Let us all hope that that day, when Socialism is achieved, will not be another 100 years on. But it would be very foolish to make any predictions about when Socialism can be achieved. It doesn’t depend entirely on us. All we can do is the best we can - to get the message over. The development of class consciousness among the working class is not something that Socialists can achieve by our own efforts. It does takes two to tango! As Marx noted, in THE 18TH BRUMAIRE OF LOUIS BONAPARTE “Men make their own history, but not just as they please”.

If you look back at the history of this party, it has had its ups and owns. Before World War I, there was pretty steady growth although from a small beginning. There was a lot of activity and the organisation was really getting going.

But then the War hit them. Some members went abroad: to Australia, America, Canada... anywhere to escape conscription to the trenches. Others found themselves conscripted and caught up in that bloodbath. There were members who were jailed as conscientious objectors, some in solitary confinement. And some were never seen again.

What happened to the Party in that war? Although they kept going, and heroically managed to continue publishing the SOCIALIST STANDARD, month after month, and keep most of their branches going, the War was a major setback for this Party. For instance, if you look at the list of pamphlets published by the SPGB, there were quite a few pamphlets published before the 1914 war. But after the war, in the 1920s, this dried up to a trickle.

After the war, Socialists were confronted by a new political scene. The Russian Revolution had happened, the Communist Party was set up, and all sorts of people who called themselves socialists were now sneering at the SPGB, and trying in various unscrupulous ways to prevent Party speakers being heard by the workers. We called them the ‘red fascists’, compared with the black fascists of the Mosleyite variety.

The party didn’t have an easy time of it in the Twenties or the Thirties. Members individually were suffering considerable hardships, with massive unemployment. You would have had great difficulty keeping a job if you were known to be a socialist. In his memoirs, Lorenzo Quelch (an SDF member and trade union activist) described how, working in a foundry in Reading, he found that local employers were not prepared to keep him on, once they knew of his political activity. If he was spotted on an outdoor platform, someone would tell the foreman or the boss, and sooner or later they would find a pretext for sacking him. In due course, leaving his wife and children behind, he migrated to London - the only place he could find work.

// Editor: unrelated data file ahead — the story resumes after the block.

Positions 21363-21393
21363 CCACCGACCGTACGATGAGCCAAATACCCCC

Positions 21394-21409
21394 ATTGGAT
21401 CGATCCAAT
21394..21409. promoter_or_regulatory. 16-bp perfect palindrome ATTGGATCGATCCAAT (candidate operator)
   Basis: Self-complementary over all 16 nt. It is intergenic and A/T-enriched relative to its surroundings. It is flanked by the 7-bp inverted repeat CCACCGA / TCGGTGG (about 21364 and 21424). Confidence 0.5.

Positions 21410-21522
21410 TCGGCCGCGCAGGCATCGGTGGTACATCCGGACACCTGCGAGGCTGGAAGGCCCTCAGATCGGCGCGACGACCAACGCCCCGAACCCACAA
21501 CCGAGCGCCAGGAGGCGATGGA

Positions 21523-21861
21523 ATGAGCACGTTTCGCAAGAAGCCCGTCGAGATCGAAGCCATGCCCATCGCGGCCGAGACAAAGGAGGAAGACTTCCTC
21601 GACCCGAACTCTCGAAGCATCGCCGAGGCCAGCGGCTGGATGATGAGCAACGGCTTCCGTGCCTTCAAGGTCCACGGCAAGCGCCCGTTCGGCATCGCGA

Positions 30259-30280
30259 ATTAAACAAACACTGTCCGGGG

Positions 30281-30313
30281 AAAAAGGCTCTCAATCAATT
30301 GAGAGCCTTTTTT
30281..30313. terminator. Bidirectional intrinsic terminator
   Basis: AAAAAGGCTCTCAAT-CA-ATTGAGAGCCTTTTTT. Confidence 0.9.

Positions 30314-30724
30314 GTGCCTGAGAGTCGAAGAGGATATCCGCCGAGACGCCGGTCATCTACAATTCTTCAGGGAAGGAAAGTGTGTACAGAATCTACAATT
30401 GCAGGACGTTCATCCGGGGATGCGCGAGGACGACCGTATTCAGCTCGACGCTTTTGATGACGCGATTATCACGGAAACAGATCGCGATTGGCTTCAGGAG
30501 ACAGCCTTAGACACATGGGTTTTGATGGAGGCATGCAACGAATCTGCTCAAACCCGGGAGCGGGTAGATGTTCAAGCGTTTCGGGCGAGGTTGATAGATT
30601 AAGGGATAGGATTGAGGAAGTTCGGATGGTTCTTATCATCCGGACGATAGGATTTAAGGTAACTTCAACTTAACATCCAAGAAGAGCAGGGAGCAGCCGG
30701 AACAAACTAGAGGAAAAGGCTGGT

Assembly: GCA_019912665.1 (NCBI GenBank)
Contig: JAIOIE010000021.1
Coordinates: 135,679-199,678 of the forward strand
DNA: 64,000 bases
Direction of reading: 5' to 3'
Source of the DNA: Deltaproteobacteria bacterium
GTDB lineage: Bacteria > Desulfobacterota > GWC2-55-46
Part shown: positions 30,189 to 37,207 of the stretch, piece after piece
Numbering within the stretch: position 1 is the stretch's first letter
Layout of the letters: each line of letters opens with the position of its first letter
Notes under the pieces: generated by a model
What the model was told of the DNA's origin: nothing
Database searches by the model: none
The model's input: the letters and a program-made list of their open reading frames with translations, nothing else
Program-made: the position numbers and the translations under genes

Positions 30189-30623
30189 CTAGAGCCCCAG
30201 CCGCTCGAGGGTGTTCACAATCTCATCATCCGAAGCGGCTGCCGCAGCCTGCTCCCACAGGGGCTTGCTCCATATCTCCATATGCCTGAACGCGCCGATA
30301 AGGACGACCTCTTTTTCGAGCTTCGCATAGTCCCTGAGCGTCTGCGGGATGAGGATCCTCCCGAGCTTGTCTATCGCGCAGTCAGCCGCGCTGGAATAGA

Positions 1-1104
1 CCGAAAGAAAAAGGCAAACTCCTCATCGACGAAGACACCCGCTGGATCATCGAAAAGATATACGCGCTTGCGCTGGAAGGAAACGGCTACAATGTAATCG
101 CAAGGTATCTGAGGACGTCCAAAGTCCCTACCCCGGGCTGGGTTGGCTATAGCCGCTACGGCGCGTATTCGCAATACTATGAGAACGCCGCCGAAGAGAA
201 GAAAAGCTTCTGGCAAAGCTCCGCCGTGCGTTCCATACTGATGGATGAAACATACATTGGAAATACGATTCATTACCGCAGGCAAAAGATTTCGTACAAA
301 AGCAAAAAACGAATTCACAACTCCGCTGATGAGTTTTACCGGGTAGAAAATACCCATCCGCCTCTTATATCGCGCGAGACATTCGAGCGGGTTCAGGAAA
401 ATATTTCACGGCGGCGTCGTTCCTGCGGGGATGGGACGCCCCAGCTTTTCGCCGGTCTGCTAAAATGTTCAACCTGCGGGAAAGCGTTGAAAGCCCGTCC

There were many other workers in that situation. Such conditions help explain why the party grew best and fastest in the London metropolis: there, at least, employers could not so easily keep tabs on their wage-slaves and discover which of their workers were actually socialists. That may have been one reason why the party’s growth in the provinces was so slow compared with what happened in the major cities.

However, with World War Two, it was a different ballgame altogether. The party grew, and grew fast. It acquired lots of eager-beaver socialists but, somehow, after the war ended, and the risk of conscription gone, many of these lost their enthusiasm for socialism, and by the late 1950s, the Party was not recruiting very many members of the post-war generation.

Later, in the 1960s, those who joined the Party were not the same sort that the Party had previously been recruiting. In the past, Party members tended to come from a trade union background but this later intake typically had a university background. They tended to have rather unusual ideas which were not exactly straight SPGB ideas – libertarianism/anarchism for instance.